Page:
Santa Clause 2, The
United States, 2002
U.S. Release Date:
PG (Nothing Offensive)
Theatrical Aspect Ratio:
Tim Allen, Elizabeth Mitchell, Eric Lloyd, David Krumholtz, Spencer Breslin, Wendy Crewson, Judge Reinhold
Leonardo Benvenuti, Ken Daurio, Ed Decter, Cinco Paul, Steve Rudnick, John J. Strauss
George S. Clinton
Walt Disney Pictures
The Santa Clause 2 is a worthy successor to the original 1994 film – that is to say, anyone under age 10 will be enchanted; anyone over age 10 will have trouble stifling their boredom. The movie has a laudable quality or two, but overestimating the audience's intelligence is not one of them. Even the so-called "clever" moments of satire (such as the opening segment, in which Santa's workshop must avoid detection from a nearby plane) are too juvenile to be considered suitable for adults.
The movie begins with Scott Calvin (Tim Allen), the newest Santa Claus, preparing for his annual rounds. This year, he has two problems – his teenage son, Charlie (Eric Lloyd), is on the "naughty" list, and his head elf, Bernard (David Krumholtz), has informed him, that, in order to keep the waistline and the beard, he has to find a Mrs. Claus. That's right, it's the "Missus Clause." (Ho! Ho! Ho!) And he only has four weeks. Once Christmas Eve arrives, if he isn't hitched, neither will the sleigh be, and greedy, materialistic children everywhere will be left weeping and gnashing their teeth. So, leaving the North Pole in the care of a facsimile of himself, Santa Scott heads south, and sparks fly the moment he meets Charlie's attractive-but-repressed principal, Carol Newman (Elizabeth Mitchell). Wonder with whom Santa is going to choose to spend all those cold, lonely North Pole nights?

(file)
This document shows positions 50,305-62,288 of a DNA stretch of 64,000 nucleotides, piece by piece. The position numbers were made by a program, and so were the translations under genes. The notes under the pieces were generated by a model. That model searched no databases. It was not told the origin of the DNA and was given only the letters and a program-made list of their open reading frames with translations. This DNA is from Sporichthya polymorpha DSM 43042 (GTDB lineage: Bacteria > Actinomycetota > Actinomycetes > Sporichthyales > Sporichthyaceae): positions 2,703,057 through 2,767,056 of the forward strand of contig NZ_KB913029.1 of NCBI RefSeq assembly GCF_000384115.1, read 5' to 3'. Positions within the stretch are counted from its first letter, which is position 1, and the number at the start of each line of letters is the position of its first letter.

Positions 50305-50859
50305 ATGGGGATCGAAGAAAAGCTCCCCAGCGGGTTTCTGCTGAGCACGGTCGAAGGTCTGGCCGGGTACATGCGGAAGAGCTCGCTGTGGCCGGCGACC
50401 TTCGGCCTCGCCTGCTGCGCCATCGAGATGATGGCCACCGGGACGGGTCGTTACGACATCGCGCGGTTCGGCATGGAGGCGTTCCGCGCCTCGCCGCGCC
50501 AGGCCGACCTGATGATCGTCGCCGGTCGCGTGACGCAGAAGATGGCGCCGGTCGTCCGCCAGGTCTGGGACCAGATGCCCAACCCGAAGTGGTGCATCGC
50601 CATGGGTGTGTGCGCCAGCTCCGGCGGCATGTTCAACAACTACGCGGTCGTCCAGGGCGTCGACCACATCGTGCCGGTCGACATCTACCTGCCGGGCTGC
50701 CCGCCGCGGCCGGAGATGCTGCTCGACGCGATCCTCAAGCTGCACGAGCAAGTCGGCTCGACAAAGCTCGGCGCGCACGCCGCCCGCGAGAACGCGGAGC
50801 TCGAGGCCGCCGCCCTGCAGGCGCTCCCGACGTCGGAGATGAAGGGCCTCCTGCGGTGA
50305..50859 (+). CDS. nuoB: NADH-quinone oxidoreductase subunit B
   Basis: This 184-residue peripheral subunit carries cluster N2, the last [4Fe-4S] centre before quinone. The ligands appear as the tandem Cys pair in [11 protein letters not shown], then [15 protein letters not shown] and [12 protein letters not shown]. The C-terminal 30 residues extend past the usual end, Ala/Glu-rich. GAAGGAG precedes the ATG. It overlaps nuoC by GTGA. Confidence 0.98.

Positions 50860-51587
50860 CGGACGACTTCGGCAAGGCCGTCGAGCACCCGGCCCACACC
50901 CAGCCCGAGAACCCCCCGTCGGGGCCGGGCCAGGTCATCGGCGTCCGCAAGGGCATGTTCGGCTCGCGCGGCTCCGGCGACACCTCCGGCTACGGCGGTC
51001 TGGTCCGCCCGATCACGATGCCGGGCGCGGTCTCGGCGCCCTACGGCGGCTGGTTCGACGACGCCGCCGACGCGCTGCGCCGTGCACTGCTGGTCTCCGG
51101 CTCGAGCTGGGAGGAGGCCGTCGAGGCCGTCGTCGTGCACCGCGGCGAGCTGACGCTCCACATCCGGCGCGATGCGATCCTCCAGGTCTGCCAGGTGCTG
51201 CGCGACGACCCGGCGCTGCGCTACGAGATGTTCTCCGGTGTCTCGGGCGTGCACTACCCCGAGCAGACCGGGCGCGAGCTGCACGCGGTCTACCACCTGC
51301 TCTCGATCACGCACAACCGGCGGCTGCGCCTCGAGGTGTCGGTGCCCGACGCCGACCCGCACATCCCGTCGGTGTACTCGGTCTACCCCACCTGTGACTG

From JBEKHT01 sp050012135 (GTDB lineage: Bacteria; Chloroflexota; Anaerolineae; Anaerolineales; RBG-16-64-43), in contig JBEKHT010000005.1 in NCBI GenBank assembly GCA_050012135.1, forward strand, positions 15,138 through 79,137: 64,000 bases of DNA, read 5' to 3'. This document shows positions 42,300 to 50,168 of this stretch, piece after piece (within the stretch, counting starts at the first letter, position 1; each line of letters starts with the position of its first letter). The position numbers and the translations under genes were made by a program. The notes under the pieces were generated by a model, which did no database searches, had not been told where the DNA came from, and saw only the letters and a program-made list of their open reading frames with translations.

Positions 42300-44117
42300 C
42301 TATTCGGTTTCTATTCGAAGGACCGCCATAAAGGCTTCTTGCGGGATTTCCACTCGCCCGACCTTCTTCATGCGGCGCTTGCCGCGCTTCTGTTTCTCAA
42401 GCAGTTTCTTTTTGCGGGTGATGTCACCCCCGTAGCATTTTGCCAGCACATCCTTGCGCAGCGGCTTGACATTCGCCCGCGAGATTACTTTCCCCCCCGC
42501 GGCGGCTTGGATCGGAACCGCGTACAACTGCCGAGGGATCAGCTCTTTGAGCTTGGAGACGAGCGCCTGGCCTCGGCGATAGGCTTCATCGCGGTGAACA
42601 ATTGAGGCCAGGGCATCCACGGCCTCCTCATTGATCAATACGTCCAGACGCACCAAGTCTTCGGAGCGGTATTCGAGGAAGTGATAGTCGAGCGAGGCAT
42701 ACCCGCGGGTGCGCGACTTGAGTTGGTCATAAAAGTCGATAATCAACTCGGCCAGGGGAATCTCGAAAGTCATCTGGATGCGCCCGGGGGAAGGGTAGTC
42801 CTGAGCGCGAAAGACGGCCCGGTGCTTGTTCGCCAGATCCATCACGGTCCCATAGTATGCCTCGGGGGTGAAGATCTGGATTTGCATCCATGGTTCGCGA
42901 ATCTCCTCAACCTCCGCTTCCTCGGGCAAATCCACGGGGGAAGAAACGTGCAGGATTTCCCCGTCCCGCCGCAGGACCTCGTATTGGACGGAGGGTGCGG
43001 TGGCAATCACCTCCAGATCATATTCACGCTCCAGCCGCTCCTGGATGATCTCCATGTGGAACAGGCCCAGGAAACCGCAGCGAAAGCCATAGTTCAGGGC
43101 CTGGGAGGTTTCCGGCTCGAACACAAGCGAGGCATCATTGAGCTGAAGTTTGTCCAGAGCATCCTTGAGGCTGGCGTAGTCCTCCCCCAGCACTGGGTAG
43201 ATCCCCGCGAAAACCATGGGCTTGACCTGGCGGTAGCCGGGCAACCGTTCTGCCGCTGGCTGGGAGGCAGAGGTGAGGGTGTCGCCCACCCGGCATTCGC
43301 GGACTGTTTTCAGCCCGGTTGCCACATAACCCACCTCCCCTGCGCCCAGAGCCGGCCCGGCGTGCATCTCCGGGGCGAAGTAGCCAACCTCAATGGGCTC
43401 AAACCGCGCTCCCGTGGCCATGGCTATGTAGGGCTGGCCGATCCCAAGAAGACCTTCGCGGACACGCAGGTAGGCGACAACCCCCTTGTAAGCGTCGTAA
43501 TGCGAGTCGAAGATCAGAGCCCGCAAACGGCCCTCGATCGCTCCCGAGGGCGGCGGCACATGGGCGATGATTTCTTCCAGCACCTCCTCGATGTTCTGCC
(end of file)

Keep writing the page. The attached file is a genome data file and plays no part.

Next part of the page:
As a sappy, family-oriented romantic comedy, The Santa Clause 2 isn't too bad, but, figuring that kids might not be too interested in Santa smooching, the filmmakers felt the need to introduce two frighteningly bad subplots. The first involves the plastic-and-rubber Santa stand-in who turns out to have dictatorial tendencies. The second is a painfully trite bit of character building that wallows in Scott's angst at being an absentee father. Charlie is misbehaving at school; it must be Scott's fault because he's away "on business" all the time.
Tim Allen, who has largely been out of the spotlight since the conclusion of his TV series, "Home Improvement", plays Scott as an infinitely more likable guy than in the first film. Elizabeth Mitchell has no problem with the simplistic role of the Scrooge who learns to listen to the ghosts of Christmas past. Eric Lloyd, as the result of 8 years of natural aging, looks nothing like he did in the original The Santa Clause. Also back for return engagements are Wendy Crewson as Scott's ex, and Judge Reinhold as her new husband.
The director is Michael Lembeck, a TV veteran who is making his feature debut. He clearly wasn't given much of a budget to work with. The special effects are bad enough to be embarrassing. When compared to the imaginative majesty of Whoville in Ron Howard's How the Grinch Stole Christmas, Santa's North Pole looks nothing short of cheesy. Whatever money Disney invested in this project must have gone to pay Allen and the small army of writers employed to develop the so-called screenplay.
The Santa Clause 2 is entirely inoffensive, so it makes for perfect family fare – but only if the children are young enough to be indiscriminating about what they're seeing. Most parents are used to making sacrifices for their children. Electing to accompany them to a showing of The Santa Clause 2 is just another of the joys of being a mother or father.